Despite the Su-30MKI program’s success, some critics notice the relatively high cost of these fighters.
Since entering service with the Indian Airforce in 2002, the Su-30MKI has become the Indian Air Force’s heaviest and most proficient fighter (IAF). Today, this aircraft model serves as the “backbone” of one of South Asia’s most potent air forces.
Su-30 fighters entered IAF service at a rather rapid pace, with 50 entering service since the beginning of 2005 to replace older generation aircraft such as the MiG-23, MiG-27, and several MiG-21 versions. It depicts a distinct variant on the original Su-30 design.
Despite the Su-30MKI program’s success, some observers have noted the unusually high cost of these fighters. When compared to other Su-30 variations, such as the Chinese-deployed Su-30MKK or even the modern Russian Su-30SM model, the Su-30MKI is extraordinarily expensive, costing nearly twice as much.
Although the Su-30MKI programme is far less contentious than the Indian Ministry of Defense’s choice to purchase Rafale Medium weight fighters from France, the Su-30MKI’s exorbitant cost raises several problems.
What is the explanation for this?
The cost of the Su-30MKI is more than that of other Su-30 variants since the production scale is substantially lower, and the production line in India is evaluated. is less efficient than Russia’s production lines for the Su-30MKK and Su-30SM.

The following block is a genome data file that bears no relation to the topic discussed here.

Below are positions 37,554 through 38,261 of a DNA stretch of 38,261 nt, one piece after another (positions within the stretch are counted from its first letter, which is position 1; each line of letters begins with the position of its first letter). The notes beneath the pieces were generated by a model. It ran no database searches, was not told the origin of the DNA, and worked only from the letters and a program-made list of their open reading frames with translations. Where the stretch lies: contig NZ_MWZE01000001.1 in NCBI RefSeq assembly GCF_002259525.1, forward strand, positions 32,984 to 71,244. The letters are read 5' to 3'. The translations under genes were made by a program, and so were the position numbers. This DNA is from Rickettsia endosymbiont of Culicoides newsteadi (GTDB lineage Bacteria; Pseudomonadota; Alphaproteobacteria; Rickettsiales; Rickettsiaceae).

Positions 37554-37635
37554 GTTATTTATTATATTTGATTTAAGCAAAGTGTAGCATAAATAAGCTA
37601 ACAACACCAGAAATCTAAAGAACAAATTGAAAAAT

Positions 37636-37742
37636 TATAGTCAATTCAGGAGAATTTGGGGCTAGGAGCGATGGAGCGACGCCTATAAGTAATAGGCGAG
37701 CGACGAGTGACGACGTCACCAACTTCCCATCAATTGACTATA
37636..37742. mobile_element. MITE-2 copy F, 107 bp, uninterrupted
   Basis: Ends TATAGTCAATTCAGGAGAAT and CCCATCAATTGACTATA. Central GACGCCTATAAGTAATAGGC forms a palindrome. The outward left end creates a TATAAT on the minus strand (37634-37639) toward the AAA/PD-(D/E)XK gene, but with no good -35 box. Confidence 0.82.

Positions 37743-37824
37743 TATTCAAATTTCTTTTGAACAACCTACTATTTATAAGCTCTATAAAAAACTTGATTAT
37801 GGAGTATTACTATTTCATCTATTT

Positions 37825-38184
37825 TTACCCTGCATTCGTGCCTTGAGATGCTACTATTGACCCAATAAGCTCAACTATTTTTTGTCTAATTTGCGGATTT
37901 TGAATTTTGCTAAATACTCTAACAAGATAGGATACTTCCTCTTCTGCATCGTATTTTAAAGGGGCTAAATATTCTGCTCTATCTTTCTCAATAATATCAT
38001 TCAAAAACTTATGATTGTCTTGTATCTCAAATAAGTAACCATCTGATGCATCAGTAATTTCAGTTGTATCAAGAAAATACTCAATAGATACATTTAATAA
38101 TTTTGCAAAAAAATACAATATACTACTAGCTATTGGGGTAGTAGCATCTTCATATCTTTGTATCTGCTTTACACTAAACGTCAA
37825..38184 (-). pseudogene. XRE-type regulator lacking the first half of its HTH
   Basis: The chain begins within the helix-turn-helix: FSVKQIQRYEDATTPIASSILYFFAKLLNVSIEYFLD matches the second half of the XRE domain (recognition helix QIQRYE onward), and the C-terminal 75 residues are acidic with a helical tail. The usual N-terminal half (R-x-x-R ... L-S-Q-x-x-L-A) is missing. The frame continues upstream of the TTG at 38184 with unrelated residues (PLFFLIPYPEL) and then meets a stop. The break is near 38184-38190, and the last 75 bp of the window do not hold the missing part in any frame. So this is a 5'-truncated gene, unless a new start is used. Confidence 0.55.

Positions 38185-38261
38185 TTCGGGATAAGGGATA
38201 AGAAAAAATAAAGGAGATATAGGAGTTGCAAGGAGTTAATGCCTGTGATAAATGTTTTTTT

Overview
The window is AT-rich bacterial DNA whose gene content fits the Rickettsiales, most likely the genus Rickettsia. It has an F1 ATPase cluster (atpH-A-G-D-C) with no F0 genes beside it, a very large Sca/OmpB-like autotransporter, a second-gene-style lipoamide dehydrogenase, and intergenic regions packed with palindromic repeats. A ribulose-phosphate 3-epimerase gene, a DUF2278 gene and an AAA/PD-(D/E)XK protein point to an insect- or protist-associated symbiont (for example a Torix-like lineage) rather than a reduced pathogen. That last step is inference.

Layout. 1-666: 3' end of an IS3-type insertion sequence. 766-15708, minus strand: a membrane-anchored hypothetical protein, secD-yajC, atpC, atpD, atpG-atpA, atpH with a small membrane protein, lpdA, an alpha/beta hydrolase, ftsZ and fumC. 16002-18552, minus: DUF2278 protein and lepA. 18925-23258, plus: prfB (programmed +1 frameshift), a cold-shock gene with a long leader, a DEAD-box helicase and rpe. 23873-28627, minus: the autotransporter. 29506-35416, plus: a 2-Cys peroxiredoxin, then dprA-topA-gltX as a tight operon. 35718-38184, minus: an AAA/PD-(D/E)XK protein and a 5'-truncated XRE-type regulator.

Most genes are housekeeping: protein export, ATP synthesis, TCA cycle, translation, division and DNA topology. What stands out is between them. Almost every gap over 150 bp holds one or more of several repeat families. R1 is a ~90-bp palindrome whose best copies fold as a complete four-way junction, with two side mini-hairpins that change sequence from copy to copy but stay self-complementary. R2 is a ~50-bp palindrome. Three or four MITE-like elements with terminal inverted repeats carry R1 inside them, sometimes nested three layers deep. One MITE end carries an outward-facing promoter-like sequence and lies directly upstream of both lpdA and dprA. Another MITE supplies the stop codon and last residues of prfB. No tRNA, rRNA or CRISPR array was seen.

Mr. Subhash Bhamre, the Indian Defense Minister at the time, stated that the agreement to licence Russian Su-30MKI manufacture to India included a technology transfer price. This will boost the Indian defence sector in the long run, but it will be more expensive than purchasing planes entirely from Russia.
Another issue is that the Indian Ministry of Defense has attempted to combine technology from many countries into its fighters, and the new systems are exceedingly costly. These include France’s MICA, the United Kingdom’s ASRAAM, Israeli GPS-guided bombs and electronics, and India’s Astra and BrahMos missiles. In many cases, these devices are less structurally and functionally advanced than those used on the Su-30SM or Su-35, but they have a considerable impact on the cost of each fighter’s equipment.
The exorbitant expense of the Su-30MKI in comparison to all other Su-30 variants (including the much more advanced Su-30SM) has prompted several criticisms. The Su-30MKI’s cost-effectiveness in comparison to Western fighter planes such as the Rafale was hotly questioned in the Indian Parliament.
In 2020, it was reported that India was considering purchasing the next generation of Russian fighter, the Su-57, but controversy erupted in this South Asian country about whether the hefty cost of the Su-30MKI is worth it. potential to sway the New Delhi government’s choice on whether to buy the entire aircraft from Russia or continue to buy the licence to assemble the aircraft in India
The production licence could be more effective if India produces the Su-30 in accordance with Russian specifications, as it does with the MiG-27 fighter jets it licences, or as China did with the Su-27 and North Korea with the MiG-29.
Although the Su-30 is also problematic due to its low combat readiness rate, experts believe the problem is with the Indian Air Force rather than the aircraft. Many other countries’ aircraft, as well as their equipment, are experiencing the same issue. Meanwhile, the Su-30 variant used by China or Algeria has a far greater percentage of readiness.